In both plays, the tension caused by the characters of Blanche and Eddie is often increased by the implication that although they are members of the family, there is no longer a place for them. In “A Streetcar Named Desire”, there is no place for Blanche in Stella and Stanley’s relationship, the lack of space in their house and cramped atmosphere accurately reflects her imposition on their lives; creating an intense atmosphere (especially due to the face that there is only a set of ‘drapes’ separating Blanche from Stanley when either he or she is changing).
Eddie, on the other hand, has been forced to appear an outsider in his own home, due to the presence of the illegal immigrants Rodolpho and Marco. However, the real issue Williams wants the audience to concentrate on, is that there is no longer a place for Eddie in his beloved Catherine’s life; as she is growing up, she becomes less reliant on support from Eddie and if anything his harsh attitudes towards letting her have freedom push him further away from her, making him even less a part of his life as she resents him for it.
Unlike Blanche, Eddie does not begin the story as an outsider; the progression of his obsessions throughout the play lead to him becoming more and more distanced from those closer to him(Beatrice and Catherine); and eventually he loses his place in the family entirely. This happens when Catherine tells him she is going to move out with Rodolpho, which sends Eddie over the edge. This idea of Blanche’s intrusion relates to her being described as “the villain of the piece” by George Marotous, an online critic; however, I personally disagree with this statement.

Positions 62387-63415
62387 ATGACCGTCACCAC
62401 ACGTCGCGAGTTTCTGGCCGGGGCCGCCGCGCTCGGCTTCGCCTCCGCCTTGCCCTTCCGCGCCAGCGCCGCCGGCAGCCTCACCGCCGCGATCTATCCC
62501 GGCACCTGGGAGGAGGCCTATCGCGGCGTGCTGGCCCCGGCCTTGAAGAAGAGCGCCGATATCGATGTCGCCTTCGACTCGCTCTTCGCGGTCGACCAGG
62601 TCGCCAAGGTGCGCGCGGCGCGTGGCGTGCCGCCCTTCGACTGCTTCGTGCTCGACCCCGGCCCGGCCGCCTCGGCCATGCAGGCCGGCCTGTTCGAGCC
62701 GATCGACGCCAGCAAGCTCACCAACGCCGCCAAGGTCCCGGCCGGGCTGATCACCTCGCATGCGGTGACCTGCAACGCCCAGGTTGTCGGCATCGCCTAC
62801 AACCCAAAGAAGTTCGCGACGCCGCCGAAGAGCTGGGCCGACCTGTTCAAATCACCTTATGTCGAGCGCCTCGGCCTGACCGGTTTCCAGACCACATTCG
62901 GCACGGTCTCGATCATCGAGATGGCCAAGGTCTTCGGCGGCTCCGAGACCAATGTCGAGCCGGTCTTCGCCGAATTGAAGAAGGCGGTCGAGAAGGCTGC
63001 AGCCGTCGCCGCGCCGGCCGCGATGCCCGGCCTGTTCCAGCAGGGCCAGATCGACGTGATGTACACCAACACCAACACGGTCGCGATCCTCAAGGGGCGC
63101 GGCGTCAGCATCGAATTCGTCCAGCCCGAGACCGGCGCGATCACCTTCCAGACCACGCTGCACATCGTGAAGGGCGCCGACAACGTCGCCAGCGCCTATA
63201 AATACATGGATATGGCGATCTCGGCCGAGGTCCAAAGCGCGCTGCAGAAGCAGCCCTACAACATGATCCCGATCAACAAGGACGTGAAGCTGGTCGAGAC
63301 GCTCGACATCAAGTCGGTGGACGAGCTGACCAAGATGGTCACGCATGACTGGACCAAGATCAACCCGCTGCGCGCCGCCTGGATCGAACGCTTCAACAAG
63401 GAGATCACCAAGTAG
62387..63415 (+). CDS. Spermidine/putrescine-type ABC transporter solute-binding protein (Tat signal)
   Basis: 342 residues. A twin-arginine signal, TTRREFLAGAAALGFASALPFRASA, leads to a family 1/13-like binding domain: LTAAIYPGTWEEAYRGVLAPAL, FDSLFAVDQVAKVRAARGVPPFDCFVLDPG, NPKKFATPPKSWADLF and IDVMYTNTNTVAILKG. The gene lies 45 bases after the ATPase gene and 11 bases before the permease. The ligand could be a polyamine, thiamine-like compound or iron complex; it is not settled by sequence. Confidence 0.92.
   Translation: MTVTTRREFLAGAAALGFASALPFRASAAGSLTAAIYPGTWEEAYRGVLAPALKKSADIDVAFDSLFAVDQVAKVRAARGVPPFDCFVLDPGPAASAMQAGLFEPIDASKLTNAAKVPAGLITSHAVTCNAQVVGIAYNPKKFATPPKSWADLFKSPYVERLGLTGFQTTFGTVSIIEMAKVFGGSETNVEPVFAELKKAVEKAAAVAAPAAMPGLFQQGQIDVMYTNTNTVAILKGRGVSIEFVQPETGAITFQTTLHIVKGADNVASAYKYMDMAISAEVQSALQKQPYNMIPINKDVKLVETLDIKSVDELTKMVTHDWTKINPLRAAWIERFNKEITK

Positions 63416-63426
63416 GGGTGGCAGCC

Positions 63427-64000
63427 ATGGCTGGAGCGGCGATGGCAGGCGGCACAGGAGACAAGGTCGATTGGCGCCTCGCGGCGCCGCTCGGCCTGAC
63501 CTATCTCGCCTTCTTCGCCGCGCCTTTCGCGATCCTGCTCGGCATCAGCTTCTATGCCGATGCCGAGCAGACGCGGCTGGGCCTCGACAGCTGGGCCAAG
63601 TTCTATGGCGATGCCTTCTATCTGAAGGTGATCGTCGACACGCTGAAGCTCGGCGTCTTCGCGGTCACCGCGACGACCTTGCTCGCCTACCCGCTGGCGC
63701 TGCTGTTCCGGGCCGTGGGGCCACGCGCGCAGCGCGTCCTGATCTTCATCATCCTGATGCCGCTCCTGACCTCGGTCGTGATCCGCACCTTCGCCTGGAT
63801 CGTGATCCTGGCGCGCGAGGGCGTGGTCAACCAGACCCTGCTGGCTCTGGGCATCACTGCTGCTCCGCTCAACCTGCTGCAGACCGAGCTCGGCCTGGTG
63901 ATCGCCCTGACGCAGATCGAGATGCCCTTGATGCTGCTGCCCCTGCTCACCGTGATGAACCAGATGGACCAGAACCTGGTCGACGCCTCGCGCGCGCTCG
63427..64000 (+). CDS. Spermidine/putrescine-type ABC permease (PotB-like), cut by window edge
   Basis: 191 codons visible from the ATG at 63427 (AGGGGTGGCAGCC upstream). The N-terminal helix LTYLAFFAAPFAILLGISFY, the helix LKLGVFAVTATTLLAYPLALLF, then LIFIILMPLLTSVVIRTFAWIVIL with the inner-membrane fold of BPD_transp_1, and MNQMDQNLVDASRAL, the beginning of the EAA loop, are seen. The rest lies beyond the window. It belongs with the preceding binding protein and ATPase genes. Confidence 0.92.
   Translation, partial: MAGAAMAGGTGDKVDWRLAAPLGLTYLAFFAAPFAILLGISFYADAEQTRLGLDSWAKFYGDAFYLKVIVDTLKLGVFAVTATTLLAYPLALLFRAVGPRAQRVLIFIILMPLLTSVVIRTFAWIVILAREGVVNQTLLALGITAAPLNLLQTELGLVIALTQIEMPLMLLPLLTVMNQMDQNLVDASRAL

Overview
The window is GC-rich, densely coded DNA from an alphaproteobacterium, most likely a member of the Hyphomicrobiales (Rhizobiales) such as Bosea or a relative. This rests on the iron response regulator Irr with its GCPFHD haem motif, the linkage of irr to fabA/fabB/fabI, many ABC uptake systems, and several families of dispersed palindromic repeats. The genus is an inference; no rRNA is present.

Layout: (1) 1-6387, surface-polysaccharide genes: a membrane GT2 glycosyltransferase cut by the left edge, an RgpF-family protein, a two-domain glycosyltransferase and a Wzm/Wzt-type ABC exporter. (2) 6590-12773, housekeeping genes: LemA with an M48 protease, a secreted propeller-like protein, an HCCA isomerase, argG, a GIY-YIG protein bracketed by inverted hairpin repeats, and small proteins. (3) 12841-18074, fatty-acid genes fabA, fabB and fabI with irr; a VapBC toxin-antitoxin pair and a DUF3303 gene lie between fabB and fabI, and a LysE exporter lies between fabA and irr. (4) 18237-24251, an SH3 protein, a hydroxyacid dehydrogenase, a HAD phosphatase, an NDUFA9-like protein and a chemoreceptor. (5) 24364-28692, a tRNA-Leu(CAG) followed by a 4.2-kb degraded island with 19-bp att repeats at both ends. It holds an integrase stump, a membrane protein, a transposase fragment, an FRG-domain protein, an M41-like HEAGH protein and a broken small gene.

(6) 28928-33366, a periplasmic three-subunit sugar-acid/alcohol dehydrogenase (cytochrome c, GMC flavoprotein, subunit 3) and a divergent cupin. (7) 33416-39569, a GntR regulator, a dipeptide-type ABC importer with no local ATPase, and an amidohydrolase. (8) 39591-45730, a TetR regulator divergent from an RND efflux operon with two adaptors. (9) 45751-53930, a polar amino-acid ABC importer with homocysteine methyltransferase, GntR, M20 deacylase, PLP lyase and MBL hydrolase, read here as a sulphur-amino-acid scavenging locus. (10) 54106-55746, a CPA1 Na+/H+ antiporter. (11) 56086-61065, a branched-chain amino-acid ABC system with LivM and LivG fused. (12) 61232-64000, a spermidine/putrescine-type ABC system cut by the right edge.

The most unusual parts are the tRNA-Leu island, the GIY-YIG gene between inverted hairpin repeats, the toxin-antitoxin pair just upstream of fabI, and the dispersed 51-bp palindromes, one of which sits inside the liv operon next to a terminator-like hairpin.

Blanche’s actions before her visit to Stella were not in any way malicious, and due to the death of her young husband, her mental state was already unfavourable, which lead her to make unwise decisions and behave in a way that was not appropriate. Some of her actions whilst at Stella and Stanley’s house were indeed often rude and unsuitable, flirtatious and imposing; however, this was perhaps due to the effect that losing Belle Reve had on her.
Blanche’s attitude is represented by the point in which she says ‘Deliberate cruelty is not forgivable! It is the one unforgivable thing, in my opinion, and the one thing of which I have never, never been guilty’. I believe that it is a more fitting title for the character of Eddie from “A View From the Bridge”; as although his erratic behaviour is due to him wanting the best for Catherine, his actions become malicious as his need for control increases.
The main example of this is when Eddie calls Immigration in order to have Rodolpho and Marco sent back to Italy, so that Rodolpho can no longer take Catherine away from him. One of the most impacting moments in this scene in act two, is when Beatrice asks Eddie ‘My God, what did you do? ’ as the stage directions go from ‘[weakened with fear]’ to ‘[-her final thrust is to turn towards him instead of running from him]’.
This creates great tension, as it is the moment in which she realises that it was Eddie who called Immigration; it highlights his enormous change in character and is the point in the play at which we acknowledge that there will be no happy ending (at least, not for Eddie). However, in both the cases of Blanche and Eddie, it is not their desire to be spiteful or to cause others harm that leads them to their misfortunes; for Blanche it is the loss of her young husband and home, and for Eddie the unrequited love of his niece Catherine.
The element of sexuality in both plays heightens the tension dramatically and is one of the main factors contributing to their demises and the consequences of this incite them to behave inappropriately. Out of all of the characters in both plays, the endings of Eddie and Blanche are the most distressing; however, they are not at all surprising. This is represented by the last line of “A View from the Bridge” said by the narrator, Alfieri, ‘And so I mourn him – I admit it – with a certain… alarm. ’.